If you’re going to make a film about the legacy of British colonialism, Zionism, and the concept of the two state solution between Israel and Palestine then you need to be bold. The issue with Shoshana is that it tries to be fair and extremely careful in presenting historical facts accurately. Whilst that is to be commended, the issue with Michael Winterbottom’s film is it feels less like a film and more like a scripted documentary.
Shoshana is set near the end of the interwar period, just before the outbreak of the Second World War, and tells of the love story between a young Jewish female reporter and her relationship with a British intelligence officer. Interwoven in all of this is the rise of Zionism and the murder of its leader Avraham Stern.
Michael Booth and Irina Starshenbaum do what they can with the script they are given. We get a sense of why the British colonial rule is hated. Yet, outside of the two central characters, everyone else feels like a cliche and underdeveloped. There was little to thrill, and all the major dramatic events were predictable.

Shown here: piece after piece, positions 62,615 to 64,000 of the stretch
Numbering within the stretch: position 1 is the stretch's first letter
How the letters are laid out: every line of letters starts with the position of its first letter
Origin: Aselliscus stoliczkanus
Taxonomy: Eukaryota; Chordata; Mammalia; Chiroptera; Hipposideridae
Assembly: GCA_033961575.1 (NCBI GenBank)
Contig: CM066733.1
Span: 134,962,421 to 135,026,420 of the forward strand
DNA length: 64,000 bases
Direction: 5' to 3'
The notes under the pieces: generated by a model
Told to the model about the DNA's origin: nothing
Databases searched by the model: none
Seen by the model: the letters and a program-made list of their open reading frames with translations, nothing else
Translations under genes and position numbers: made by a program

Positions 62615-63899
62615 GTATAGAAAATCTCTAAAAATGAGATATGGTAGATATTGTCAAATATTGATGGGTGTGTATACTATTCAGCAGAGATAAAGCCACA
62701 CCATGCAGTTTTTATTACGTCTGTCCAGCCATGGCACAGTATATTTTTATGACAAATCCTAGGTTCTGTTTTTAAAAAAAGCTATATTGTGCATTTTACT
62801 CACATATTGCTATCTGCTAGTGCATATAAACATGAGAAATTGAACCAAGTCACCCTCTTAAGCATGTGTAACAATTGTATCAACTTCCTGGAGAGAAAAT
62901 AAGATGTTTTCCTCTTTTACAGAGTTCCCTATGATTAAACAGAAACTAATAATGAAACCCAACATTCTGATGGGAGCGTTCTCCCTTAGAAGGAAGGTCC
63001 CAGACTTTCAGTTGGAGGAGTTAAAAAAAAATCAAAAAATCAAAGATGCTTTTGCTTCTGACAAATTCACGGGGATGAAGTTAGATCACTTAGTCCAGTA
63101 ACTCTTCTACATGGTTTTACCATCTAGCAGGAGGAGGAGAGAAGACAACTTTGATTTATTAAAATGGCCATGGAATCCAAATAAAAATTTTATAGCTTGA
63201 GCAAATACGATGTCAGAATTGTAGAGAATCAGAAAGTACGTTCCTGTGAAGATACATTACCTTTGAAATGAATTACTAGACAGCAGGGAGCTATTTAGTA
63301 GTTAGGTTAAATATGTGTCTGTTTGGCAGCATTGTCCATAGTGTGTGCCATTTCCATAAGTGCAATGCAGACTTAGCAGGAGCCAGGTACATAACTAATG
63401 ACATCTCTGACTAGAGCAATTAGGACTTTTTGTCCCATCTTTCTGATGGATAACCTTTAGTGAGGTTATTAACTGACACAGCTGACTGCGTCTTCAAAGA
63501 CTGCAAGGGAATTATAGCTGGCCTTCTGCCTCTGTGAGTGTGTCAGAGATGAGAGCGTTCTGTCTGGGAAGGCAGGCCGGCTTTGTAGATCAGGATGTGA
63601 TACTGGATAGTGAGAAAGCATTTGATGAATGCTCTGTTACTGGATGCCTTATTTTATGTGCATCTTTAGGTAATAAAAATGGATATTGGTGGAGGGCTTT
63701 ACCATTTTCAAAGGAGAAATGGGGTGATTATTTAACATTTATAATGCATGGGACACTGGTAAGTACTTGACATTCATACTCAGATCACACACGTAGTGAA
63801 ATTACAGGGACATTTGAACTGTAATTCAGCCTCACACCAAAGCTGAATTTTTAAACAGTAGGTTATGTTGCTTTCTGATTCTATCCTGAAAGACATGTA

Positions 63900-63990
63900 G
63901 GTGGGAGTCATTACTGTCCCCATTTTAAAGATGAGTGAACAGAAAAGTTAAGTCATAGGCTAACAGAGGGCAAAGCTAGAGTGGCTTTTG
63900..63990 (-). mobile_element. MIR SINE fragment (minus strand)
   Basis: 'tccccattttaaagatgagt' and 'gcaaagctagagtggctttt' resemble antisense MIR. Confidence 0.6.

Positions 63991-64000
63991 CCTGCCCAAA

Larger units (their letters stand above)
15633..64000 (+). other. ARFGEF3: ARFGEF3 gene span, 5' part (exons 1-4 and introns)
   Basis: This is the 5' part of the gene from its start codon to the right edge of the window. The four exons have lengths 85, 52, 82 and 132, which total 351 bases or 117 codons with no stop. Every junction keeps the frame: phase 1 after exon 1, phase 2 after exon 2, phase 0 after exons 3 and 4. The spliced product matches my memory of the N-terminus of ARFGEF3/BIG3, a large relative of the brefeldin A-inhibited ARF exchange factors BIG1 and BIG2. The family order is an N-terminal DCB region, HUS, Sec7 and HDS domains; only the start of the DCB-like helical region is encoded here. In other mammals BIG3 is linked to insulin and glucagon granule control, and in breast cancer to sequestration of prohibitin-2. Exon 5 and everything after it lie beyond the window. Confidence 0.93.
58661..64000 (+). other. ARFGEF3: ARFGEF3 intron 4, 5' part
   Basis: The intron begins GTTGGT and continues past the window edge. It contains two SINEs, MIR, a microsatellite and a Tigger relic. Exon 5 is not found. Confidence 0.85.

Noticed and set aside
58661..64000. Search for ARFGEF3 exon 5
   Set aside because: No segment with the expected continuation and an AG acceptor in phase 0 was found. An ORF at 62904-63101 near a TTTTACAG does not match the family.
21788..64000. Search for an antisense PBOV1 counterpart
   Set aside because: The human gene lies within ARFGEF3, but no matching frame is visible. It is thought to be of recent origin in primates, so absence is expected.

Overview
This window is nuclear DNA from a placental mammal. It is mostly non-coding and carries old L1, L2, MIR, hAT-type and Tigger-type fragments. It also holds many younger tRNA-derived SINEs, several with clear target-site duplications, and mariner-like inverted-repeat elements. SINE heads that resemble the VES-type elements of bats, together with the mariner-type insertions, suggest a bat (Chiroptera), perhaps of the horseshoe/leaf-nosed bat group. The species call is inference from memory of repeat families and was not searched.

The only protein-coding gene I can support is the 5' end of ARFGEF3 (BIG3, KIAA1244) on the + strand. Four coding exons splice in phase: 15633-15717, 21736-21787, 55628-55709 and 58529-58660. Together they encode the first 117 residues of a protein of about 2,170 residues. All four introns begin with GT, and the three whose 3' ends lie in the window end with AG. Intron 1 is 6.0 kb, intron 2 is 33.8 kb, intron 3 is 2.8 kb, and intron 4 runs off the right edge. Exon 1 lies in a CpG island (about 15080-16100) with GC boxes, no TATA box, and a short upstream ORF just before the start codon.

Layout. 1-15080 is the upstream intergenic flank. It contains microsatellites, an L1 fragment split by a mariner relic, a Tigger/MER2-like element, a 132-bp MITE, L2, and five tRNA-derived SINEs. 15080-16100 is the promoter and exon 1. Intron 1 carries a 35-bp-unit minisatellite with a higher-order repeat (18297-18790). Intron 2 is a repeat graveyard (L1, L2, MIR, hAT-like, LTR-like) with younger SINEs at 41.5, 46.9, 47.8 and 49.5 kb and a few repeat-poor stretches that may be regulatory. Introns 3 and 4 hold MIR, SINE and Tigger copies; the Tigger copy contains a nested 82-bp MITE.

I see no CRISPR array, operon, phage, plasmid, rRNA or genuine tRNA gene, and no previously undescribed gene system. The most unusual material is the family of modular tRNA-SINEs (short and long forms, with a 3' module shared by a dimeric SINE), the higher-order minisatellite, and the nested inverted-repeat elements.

Soshana is well made but it’s not bold. It is all very even handed so as not to risk offending and that’s the problem. Films need drama and in order to do that it must be bold. It’s curious given Michael Winterbottom’s filmography and some of the extreme films he has made. This felt muted and lacked passion – the words were all there but it lacked feeling.
Shoshana will be shown at the London Film Festival 20203 on the following dates: 7, 10, and 11 October.